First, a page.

Dec 1, 2003 12:00 PM, By Rick Clark
Way back in the early '80s, there was a brief stretch when I was brought onboard to play keyboards for an Atco Records pop band called the Wilson Brothers, featuring Steve and Kelly Wilson. My time with the Wilson Brothers was in support of an album they did with producer Kyle Lehning. It was a fine-sounding production that did a good job of enhancing the brothers' style of melodic pop, which fit nicely alongside artists such as the Michael McDonald-era Doobie Brothers, Todd Rundgren and Toto. Lehning cut some of the album at Cherokee in Los Angeles and in the office of Johnny Cash's dentist, Dr. Billy Burkes. Burkes, who was also quite a phenomenal jazz accordionist, had an MCI 24-track and a 400 Series MCI console in a section of his office.
Before the Wilsons' album, Lehning had enjoyed success producing huge '70s hit records by England Dan & John Ford Coley, and later went on to produce Firefall, Kenny Rogers, Tammy Wynette, George Jones, The Derailers, Ronnie Milsap and, most famously, Randy Travis, which represents one of his longest and most successful collaborations. In fact, Lehning has recently been in the studio with Travis recording an album of bluegrass gospel hymns called Faith and Worship.
I recently hooked up with Lehning at Ocean Way Recording, where he was co-producing with Paul Worley (Dixie Chicks, Martina McBride) for a new 13-year-old Warner Nashville pop/country artist named Alexis Ebert. In the studio, the atmosphere was very relaxed as some of Nashville's finest session players worked their way through a pop ballad penned by the youngster.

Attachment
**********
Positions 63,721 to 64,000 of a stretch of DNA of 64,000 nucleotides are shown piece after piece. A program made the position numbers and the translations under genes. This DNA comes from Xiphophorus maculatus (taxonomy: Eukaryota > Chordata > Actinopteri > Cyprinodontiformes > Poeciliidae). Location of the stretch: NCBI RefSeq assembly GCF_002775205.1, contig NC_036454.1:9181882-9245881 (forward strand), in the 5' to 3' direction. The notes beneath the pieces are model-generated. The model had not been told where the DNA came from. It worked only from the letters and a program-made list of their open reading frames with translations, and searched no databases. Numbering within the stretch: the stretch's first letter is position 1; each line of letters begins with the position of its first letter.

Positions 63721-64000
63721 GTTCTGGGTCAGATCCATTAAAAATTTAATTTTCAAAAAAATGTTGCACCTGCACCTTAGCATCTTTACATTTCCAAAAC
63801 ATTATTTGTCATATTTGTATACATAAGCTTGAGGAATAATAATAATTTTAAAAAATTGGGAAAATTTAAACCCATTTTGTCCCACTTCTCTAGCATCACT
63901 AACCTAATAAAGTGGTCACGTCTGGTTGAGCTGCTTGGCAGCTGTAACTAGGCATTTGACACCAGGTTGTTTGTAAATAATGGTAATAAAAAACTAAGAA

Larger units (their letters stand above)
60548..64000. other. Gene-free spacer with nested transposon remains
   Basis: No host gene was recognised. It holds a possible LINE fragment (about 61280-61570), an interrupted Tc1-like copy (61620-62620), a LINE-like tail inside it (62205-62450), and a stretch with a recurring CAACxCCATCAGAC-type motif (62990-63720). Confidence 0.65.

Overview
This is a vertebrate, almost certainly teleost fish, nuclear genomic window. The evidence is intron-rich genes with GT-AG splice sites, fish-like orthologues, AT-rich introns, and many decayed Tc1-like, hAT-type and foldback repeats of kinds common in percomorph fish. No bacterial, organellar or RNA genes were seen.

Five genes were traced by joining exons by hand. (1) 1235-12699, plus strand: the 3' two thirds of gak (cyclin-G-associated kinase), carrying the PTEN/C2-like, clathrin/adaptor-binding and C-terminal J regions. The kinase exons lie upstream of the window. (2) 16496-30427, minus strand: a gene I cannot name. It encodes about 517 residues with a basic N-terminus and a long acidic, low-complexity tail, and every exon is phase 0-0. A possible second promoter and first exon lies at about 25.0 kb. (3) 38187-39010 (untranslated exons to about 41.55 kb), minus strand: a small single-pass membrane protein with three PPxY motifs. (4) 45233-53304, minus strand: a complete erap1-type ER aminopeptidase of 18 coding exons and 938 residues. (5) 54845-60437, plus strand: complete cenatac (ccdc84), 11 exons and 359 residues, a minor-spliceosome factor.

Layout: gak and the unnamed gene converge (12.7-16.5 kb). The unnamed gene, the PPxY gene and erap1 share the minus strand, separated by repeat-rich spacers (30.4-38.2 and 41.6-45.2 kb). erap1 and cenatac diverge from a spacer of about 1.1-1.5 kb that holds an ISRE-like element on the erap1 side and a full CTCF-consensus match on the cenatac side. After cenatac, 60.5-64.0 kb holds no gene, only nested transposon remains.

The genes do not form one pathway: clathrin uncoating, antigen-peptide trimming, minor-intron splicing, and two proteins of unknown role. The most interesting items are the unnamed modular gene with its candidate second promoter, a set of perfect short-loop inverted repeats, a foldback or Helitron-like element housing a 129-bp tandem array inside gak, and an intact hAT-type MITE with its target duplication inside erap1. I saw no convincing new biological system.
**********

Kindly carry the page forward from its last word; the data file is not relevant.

Lehning told me that he is also working on spec with artists he really believes in, including Joy Lynn White, who actually had put out some major-label Music Row records that Lehning didn't believe captured her singing and songwriting strengths. “Sometimes you get a little tired of record companies trying to decide what they want to do,” says Lehning. “You should just do it yourself. This is alt-country, and there is plenty of steel guitar and lots of Joy's attitude on the record. There are only about three outside songs; it's primarily her songs.”
Lehning's other labor-of-love-project is a jazz blues-type album for singer/Hammond B3 organist Moe Denham. “I think that Moe's sort of an unappreciated local great,” Lehning enthuses. “He's one of those old-school guys who kicks pedals and has a great feel and great sound. We're probably going to do Les McCann's ‘Listen Up,’ which he does a great version of. And he's got a couple of unique arrangements, including one tune called ‘Song for Eleanor Rigby’s Father' that segues from ‘Song for My Father’ into ‘Eleanor Rigby’ and back into ‘Song for My Father.’ I may shop it, but we may put it out ourselves. It's going to be fun.”
A few days after my Ocean Way visit, I headed over to Lehning's Green Hills home studio, The Compound, and met with Kyle, his sons Jason and Jordan Lehning and assistant engineer Casey Wood. The Compound is equipped with an automated 80-input Soundcraft DC-2020, a 24-track MCI JH-24, two RADAR II units, Mackie HUI, Pro Tools|HD and an Ampex ATR-102. Room designer Gary Hedden assisted Lehning in fine-tuning the comfortable facility, which also boasts a considerable array of mics and outboard gear. The monitor setup includes ATCs, NS-10s, Genelec 1032As and some JBL Hartsfields that Lehning's uncle owned when he listened to jazz as a child.